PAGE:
[caption id=”attachment_25181″ align=”aligncenter” width=”620″] Substitute teacher Carrie Richardson, who has more than 50 years experience teaching, subs in for a third-grade teacher at Emerson Elementary School in Seattle last November. Photo by Ken Lambert / The Seattle Times 2014.[/caption]
A bill introduced in the state House on Tuesday would temporarily allow some retired teachers more flexibility in how much they can work without losing their retirement benefits.
House Bill 1737 is a response to the substitute teacher shortage in Washington state, which has left schools and districts scrambling to fill substitute requests and combining classes when subs can’t be found. Lawmakers behind the bill say the shortage is partly caused by a state pension plan that keeps some retired teachers — a group that school districts traditionally rely on for subs — from substitute teaching.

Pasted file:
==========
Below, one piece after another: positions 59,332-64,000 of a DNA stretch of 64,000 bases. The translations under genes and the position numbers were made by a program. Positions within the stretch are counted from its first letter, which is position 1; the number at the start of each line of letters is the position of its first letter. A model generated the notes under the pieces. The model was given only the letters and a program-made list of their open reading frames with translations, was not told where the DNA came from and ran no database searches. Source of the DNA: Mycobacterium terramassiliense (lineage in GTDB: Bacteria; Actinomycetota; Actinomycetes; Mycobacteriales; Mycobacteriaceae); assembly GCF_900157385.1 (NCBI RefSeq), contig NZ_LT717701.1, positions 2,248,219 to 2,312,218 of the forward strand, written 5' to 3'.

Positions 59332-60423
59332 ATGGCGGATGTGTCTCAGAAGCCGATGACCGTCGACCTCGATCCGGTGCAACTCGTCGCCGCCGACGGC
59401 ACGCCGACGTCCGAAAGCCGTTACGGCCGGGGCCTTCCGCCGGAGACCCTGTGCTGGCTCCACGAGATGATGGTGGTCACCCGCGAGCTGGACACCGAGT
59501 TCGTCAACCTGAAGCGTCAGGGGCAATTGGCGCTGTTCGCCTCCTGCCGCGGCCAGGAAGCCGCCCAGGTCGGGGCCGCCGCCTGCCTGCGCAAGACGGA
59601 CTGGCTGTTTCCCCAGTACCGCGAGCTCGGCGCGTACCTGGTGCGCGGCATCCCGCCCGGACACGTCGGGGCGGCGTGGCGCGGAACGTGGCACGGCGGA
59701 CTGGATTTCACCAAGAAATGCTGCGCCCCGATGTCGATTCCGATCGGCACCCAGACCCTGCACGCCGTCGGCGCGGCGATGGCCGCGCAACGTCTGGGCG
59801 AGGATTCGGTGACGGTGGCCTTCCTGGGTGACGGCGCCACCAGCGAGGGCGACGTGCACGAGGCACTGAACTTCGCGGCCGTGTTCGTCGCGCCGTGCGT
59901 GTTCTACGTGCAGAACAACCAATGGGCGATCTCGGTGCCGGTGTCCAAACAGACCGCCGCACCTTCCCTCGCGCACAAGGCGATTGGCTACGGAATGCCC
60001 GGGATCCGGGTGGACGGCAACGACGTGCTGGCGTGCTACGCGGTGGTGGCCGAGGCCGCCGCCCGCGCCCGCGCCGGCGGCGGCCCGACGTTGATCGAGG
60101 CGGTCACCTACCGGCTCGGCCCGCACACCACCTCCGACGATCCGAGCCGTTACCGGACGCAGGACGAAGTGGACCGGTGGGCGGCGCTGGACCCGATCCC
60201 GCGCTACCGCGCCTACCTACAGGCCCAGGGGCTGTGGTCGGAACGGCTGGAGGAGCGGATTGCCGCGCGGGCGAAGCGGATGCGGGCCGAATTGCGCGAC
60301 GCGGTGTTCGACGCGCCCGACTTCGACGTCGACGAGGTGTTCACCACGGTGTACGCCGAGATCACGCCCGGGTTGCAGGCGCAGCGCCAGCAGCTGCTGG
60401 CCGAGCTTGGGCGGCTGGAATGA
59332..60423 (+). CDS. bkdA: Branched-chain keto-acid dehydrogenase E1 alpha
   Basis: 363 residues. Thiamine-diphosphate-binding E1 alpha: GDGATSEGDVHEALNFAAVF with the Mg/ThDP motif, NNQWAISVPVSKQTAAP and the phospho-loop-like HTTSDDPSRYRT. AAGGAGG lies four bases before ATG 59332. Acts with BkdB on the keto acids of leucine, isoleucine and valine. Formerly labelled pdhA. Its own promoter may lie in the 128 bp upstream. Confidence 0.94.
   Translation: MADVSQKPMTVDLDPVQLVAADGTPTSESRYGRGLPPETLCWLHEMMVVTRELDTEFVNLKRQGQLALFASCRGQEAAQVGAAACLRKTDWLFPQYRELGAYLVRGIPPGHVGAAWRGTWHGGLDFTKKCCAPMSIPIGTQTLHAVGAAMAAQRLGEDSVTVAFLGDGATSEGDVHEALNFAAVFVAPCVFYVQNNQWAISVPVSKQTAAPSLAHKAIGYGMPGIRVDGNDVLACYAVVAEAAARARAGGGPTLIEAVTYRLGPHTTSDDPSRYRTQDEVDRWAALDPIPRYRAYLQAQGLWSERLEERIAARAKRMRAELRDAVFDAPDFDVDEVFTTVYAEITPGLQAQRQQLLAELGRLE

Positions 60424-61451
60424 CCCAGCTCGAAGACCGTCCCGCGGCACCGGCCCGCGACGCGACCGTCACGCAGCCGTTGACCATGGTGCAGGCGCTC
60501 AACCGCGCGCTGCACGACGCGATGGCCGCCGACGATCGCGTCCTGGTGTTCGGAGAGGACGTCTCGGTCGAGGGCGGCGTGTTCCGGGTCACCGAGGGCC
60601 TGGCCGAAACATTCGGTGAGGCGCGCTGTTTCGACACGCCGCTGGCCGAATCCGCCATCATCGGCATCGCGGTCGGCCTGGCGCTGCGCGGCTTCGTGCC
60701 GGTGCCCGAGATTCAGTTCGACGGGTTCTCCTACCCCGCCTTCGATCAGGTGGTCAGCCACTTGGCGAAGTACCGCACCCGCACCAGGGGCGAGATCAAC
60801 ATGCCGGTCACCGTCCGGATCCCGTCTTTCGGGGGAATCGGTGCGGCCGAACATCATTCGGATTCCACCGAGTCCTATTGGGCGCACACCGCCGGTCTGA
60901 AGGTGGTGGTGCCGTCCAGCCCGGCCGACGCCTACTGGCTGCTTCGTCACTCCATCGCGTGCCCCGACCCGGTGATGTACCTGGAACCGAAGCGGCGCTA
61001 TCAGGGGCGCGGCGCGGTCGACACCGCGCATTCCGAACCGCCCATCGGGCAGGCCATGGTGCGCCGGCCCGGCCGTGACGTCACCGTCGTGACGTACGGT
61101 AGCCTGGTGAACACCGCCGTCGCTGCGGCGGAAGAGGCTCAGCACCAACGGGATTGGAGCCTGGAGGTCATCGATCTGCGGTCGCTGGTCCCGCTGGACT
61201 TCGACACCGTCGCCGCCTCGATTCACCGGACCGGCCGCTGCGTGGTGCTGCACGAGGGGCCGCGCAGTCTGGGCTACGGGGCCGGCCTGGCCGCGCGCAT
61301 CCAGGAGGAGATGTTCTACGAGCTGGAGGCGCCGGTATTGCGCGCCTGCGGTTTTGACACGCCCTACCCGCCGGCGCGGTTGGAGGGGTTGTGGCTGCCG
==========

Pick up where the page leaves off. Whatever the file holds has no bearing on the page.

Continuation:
Under the bill, teachers who retired early under a certain retirement plan would be allowed to substitute teach up to 216 hours — or about 27 days — before losing their retirement benefits, at least for a few years.
Most Read Stories
- Washington may become first state to legalize human composting
- What an Olympic medalist, homeless in Seattle, wants you to know
- Renter boom: Apartments filling up faster in Seattle area than anywhere in the U.S.
- Analysis: A final accounting of Russell Wilson's deal shows why he called it 'a no-brainer'
- Permanent daylight saving time passes state Senate 46-2; here’s what’s next
The bill, if passed, is designed to give school districts enough time to adjust to the substitute shortage. If it passes, its provisions would sunset in 2019, and the teachers would go back to losing their pensions any month they worked even a day for a public employer.
The bill applies to about 1,000 Washington teachers who have retired since 2008. Those teachers chose a retirement plan that offers higher pension benefits in exchange for agreeing that they can’t work for any public employer before they turn 65 without losing their pension check for the month. State lawmakers in charge of pension policy discussed the rule at committee meetings in November, after retired teachers and the state teachers union urged them to look into it.
The bill is now before the House Appropriations Committee, and it’s unclear how much the bill might cost the state.